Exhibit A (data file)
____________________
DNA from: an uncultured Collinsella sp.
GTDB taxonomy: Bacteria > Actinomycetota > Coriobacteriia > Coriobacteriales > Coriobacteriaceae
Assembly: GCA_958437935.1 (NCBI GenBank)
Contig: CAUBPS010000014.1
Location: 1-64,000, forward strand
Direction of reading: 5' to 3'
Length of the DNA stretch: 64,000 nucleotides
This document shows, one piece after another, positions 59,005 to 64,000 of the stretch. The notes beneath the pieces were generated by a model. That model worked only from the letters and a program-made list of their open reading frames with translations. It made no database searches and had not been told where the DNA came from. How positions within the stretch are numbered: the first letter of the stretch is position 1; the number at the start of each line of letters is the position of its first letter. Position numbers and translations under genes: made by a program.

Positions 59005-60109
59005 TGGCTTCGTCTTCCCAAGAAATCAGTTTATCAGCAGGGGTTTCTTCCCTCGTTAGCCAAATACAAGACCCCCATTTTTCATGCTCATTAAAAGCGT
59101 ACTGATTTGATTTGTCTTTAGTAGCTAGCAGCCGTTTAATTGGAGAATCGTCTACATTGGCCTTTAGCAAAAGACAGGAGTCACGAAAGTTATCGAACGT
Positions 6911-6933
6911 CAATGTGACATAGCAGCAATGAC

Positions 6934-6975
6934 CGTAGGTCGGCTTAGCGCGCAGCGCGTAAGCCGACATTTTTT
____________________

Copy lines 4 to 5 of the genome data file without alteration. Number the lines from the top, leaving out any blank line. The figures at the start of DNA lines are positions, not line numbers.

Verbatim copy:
Contig: CAUBPS010000014.1
Location: 1-64,000, forward strand